SPARC (the Scholarly Publishing and Academic Resources Coalition) is a global coalition that works to enable the open sharing of research outputs and educational materials in order to democratize access to knowledge, accelerate discovery, and increase the societal and economic return on our collective investment in research and education. As a catalyst for action, SPARC focuses on promoting changes to both infrastructure and culture needed to make open the default for research and education.
This report was commissioned in response to the growing trend of commercial acquisition of critical infrastructure in our institutions. It is intended to provide a comprehensive look at the current players in this arena, their strategies and potential actions, and the implications of these on the operations of our libraries and home institutions. It also outlines suggestions for an initial set of strategic responses for the community to evaluate in order to ensure it controls both this infrastructure and the data generated by/resident on it.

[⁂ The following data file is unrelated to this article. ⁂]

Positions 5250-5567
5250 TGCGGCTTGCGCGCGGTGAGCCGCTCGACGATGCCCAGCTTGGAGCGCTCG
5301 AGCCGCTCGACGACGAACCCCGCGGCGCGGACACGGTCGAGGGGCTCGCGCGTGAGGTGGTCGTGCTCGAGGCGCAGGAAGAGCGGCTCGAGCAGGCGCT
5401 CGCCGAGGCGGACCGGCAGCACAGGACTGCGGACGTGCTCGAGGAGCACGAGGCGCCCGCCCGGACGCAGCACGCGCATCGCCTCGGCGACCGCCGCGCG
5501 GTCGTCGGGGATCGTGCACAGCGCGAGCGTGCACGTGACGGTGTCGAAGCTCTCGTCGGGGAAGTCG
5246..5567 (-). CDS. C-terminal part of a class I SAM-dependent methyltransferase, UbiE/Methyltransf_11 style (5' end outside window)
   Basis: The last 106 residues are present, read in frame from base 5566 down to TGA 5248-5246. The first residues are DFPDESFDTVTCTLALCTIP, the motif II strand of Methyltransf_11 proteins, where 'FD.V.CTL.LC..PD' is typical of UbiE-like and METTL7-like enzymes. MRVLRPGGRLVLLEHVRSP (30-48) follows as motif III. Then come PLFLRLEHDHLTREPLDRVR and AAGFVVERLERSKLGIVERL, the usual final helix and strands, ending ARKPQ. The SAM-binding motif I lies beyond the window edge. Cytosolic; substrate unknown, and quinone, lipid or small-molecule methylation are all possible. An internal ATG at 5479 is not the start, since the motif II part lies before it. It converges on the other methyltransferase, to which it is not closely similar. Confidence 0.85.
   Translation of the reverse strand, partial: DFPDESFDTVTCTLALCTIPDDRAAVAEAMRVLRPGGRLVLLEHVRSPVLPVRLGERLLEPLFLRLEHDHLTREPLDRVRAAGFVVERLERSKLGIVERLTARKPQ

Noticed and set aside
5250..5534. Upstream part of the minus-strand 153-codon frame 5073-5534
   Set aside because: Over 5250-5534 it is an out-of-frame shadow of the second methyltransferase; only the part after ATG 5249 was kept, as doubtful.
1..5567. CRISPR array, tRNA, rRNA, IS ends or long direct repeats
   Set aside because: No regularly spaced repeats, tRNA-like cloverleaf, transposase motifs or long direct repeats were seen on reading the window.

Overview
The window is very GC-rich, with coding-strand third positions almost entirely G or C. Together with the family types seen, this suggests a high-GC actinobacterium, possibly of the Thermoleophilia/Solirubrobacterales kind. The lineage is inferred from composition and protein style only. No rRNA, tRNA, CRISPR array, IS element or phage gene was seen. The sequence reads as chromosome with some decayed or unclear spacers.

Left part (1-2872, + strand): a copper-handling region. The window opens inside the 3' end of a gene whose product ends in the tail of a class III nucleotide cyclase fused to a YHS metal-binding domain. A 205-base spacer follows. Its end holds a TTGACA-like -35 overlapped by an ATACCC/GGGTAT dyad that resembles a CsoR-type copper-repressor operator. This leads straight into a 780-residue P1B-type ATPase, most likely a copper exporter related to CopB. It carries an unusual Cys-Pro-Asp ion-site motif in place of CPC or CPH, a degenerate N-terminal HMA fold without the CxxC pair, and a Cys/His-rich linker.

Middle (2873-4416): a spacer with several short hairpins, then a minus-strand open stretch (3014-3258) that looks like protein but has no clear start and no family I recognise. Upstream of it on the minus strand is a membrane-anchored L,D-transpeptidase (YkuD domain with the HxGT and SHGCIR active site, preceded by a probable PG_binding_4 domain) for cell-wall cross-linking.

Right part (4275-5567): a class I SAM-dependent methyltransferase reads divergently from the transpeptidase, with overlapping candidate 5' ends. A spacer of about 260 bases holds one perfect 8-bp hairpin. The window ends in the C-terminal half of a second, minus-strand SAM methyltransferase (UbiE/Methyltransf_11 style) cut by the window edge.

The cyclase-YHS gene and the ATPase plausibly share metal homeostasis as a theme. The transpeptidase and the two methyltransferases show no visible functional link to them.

To produce this analysis were fortunate to secure the services of Claudio Aspesi, a respected market analyst with more than a decade of experience covering the academic publishing market for international investors. Between 2004 and 2016, Aspesi was the Senior Research Analyst at Sanford C. Bernstein covering European Media Stocks. The academic publishing market – and Reed Elsevier and Pearson in specific – was a key area focus for him during his tenure. Previously he was Global Senior Vice President of Strategy at EMI Music and was responsible for defining EMI’s business model as the music industry entered the digital age. Before joining EMI in 2002, Claudio was a member of the executive team at Airclic, an Internet infrastructure company and, prior to that, a partner at McKinsey and Co., working with many leading media and entertainment companies.
Aspesi produced this comprehensive analysis in close collaboration with the SPARC team, after conducting interviews with dozens of key stakeholders including provosts, CIO’s, library leaders, students, and higher education administrators in a wide variety of North American institutions, as well as publishers, and other market experts.
We are at a critical juncture where there is a pressing need for the academic community – individually and collectively – to make thoughtful and deliberate decisions about what and whom to support – and under what terms and conditions. These decisions will determine who ultimately controls the research and education process; and whether we meaningfully address inequities created by legacy players or simply recreate them in new ways. These decisions will shape libraries’ role in the scholarly enterprise, now and for the future.